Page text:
Females and Gangs

The National Gang Crime Center Conference 2019

I spent a week of my Churchill Fellowship in Chicago. This part of my research trip enabled me to observe local community interventions and also attend the annual National Gang Crime Research Center (NGCRC) Conference. The conference runs over a four-day period and brings together Academic researchers, Law Enforcement, Criminal Justice practitioners, and Community organisations. The connection being that we all work in some capacity with individuals who are associated with gangs. Having the opportunity to present and attend this conference for three consecutive years, I come away having learned about current issues in the prevention and policing of gangs and new gang interventions. Equally importantly, the conference enables attendees to broaden their networks for both research and practice.    

Female involvement in gangs

This year I wanted to concentrate on a group that has historically been neglected: female adolescents and young adults who are involved in gangs. When I first decided to concentrate my academic research on gangs, I recall feeling overwhelmed by the volume of research since Thrasher’s 1927 seminal work The Gang: A study of 1,313 gangs in Chicago. When it comes to researching females who are gang involved, there are comparatively fewer studies. I presented an analysis of US data relating to female gang members and was extremely happy to see a number of other presentations at the NCGRC conference that concentrated on supporting adolescents and young women away from gangs.

Females share some of the risk factors that are associated with male gang membership but also present specific risks and also roles within a gang. Like male gang members, females belong to street gangs and are involved in the two dominant : drug dealing and violent offending. Also like their male counterparts, females present different levels of traditional gang embededness (the amount of time an individual spends with a gang and the importance of being a member of that group). However, increasingly it has been shown that young women are becoming involved with criminal networks as accessories through relationships with male gang members. Both in the North America and the United Kingdom there are an increasing number of police initiatives to inform young women of the consequences of becoming involved with active gang members. This phenomenon is not just restricted to adolescents but involves adult women too.   

Studying females who are gang involved is difficult because their numbers are lower than males but also because they can be more difficult to identify; this is particularly true of those who are affiliated to a gang through male, often boyfriend. When such young women have been interviewed, they often report high levels of exposure to violence, both in their involvement but also their relationship with the gang member.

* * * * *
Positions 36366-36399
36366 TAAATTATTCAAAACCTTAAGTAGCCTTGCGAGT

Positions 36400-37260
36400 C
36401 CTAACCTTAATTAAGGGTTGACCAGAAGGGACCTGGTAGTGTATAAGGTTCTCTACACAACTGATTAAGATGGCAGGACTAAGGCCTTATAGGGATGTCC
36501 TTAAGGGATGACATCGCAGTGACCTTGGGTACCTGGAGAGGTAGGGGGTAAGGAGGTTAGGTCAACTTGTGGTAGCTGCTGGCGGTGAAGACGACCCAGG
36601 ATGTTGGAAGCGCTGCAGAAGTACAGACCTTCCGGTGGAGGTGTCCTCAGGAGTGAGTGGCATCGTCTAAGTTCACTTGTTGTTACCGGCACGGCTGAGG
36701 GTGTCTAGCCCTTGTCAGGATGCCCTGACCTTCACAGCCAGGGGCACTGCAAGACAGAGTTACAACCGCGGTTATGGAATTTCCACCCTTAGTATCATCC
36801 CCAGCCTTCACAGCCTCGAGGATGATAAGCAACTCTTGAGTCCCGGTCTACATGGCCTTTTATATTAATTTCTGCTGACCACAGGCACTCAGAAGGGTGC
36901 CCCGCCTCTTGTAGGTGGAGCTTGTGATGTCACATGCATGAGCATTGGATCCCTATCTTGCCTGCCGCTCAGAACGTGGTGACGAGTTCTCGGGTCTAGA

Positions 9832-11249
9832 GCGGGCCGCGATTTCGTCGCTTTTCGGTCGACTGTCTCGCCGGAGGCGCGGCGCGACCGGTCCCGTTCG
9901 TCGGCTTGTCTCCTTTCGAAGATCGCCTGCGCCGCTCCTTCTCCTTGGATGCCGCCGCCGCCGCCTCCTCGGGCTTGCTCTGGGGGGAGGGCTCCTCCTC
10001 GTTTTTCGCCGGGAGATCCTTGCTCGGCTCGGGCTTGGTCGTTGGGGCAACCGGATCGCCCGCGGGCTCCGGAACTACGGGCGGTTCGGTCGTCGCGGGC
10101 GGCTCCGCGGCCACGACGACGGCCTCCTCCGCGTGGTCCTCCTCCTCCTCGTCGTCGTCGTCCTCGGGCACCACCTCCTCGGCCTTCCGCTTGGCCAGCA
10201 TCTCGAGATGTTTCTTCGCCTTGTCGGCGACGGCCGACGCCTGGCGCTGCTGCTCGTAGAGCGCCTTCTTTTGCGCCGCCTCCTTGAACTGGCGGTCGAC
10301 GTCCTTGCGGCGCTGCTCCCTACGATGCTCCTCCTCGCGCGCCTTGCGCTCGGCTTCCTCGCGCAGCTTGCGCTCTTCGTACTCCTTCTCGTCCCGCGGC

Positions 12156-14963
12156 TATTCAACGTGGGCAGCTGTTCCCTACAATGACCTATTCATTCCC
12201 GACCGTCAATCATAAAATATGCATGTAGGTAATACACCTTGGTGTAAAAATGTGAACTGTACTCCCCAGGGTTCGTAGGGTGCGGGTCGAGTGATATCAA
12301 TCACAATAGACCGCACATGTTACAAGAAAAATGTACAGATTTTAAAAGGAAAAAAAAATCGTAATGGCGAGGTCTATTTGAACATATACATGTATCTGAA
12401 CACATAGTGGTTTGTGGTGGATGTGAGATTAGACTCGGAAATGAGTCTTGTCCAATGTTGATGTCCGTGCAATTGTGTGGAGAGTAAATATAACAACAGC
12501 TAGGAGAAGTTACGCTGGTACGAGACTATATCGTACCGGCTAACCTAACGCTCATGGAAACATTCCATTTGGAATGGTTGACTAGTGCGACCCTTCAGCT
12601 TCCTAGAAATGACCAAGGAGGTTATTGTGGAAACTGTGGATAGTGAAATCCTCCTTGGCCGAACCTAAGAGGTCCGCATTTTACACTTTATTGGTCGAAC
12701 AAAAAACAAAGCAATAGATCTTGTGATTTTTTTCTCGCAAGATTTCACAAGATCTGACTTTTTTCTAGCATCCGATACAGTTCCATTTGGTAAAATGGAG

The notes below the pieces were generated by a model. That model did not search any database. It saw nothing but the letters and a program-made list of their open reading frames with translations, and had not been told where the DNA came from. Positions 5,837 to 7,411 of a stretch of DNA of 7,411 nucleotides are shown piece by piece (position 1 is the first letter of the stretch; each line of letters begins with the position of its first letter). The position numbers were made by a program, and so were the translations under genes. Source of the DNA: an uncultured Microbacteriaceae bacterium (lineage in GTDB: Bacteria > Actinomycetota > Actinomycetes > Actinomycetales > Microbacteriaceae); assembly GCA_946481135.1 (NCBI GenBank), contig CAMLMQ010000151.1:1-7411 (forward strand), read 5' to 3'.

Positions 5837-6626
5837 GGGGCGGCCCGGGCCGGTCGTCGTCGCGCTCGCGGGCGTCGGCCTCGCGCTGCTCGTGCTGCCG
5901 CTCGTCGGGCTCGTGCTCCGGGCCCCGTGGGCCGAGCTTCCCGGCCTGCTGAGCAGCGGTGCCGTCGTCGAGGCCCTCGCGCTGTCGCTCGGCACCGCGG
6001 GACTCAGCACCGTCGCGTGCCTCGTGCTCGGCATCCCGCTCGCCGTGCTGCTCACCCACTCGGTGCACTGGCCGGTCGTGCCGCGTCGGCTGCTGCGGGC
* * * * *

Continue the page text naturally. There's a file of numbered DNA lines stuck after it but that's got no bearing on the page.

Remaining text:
Sex trafficking by criminal gangs is another key issue affecting vulnerable young women; and although this phenomenon is not only restricted to female children and adolescents, they make up the majority of victims. In fact, sex trafficking is one of the few areas where female experiences have informed those of male children and adolescents, who are also trafficked in increasing numbers. Typically, criminal justice interventions are primarily informed by the experiences of males and are then adapted to girls and young women. 


Increasingly when designing interventions for any young people who have become criminally involved, professionals use trauma informed practice to support a group who are both victims and perpetrators of crime. At the NGCRC conference it was reassuring to hear about a wide variety of targeted interventions for young women who had been involved in gangs and that the variation of their roles was also recognised. Programmes included: support for young people who had been sexually exploited and trafficked; prevention programmes by the police to warn young women of the dangers of becoming involved with gang members; Juvenile Justice training for youth workers; and recognition of the risk factors that were associated specifically with female gang members. 

Women who have been involved can play a crucial role in informing these processes, of telling their stories and also sharing their experiences with those who are at risk of being pulled into gangs. Research has demonstrated that female gang members have often experienced violence and sexual trauma before they become members. Equally, those who become involved through their relationships with gang affiliates often come from a relatively stable background and may have had no involvement or understanding of gangs. It is essential that the full range of experiences and risks that represent gang involved or affiliated women should inform the protection of future generations. It is also clear that every part of the Criminal Justice System can help with the identification, protection, and support of young women who have experienced street and criminal gangs in a range of different guises.   

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